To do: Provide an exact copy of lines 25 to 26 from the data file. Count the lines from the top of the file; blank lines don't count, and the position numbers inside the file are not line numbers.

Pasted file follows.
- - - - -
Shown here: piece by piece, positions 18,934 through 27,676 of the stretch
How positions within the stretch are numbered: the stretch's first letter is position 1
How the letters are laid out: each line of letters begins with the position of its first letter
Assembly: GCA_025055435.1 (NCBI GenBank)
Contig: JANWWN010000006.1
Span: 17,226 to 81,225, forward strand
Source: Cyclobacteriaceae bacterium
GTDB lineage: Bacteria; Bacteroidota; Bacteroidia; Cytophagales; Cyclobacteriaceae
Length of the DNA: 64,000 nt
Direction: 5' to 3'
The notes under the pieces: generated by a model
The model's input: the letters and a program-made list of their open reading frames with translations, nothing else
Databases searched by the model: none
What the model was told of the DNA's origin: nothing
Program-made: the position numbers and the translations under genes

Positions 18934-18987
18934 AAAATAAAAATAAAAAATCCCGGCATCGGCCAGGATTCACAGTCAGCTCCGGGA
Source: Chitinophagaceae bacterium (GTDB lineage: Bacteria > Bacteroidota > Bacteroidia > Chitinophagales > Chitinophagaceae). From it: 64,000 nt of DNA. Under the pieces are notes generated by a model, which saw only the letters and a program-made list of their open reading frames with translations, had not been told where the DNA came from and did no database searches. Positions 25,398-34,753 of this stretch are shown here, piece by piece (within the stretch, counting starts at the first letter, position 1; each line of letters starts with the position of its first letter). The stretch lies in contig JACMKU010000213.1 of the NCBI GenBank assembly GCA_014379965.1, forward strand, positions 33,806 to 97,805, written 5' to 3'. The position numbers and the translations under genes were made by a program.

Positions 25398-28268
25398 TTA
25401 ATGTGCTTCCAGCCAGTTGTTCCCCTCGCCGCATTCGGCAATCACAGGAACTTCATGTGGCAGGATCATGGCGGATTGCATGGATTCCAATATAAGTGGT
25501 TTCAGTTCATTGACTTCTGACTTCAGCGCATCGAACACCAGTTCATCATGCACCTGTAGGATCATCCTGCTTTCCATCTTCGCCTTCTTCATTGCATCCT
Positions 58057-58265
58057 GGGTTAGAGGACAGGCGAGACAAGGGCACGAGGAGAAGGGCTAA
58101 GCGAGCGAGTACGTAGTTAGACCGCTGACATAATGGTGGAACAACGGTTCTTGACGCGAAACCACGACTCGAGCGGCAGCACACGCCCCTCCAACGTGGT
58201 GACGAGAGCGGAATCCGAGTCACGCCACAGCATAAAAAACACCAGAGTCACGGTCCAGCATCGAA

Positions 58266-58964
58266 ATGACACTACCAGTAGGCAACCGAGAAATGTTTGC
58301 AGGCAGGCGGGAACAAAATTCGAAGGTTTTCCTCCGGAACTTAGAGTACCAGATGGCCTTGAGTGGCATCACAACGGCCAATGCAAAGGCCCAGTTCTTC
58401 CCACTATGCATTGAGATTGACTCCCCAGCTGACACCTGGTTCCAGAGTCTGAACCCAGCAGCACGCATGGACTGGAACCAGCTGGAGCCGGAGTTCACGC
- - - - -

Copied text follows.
58101 GCGAGCGAGTACGTAGTTAGACCGCTGACATAATGGTGGAACAACGGTTCTTGACGCGAAACCACGACTCGAGCGGCAGCACACGCCCCTCCAACGTGGT
58201 GACGAGAGCGGAATCCGAGTCACGCCACAGCATAAAAAACACCAGAGTCACGGTCCAGCATCGAA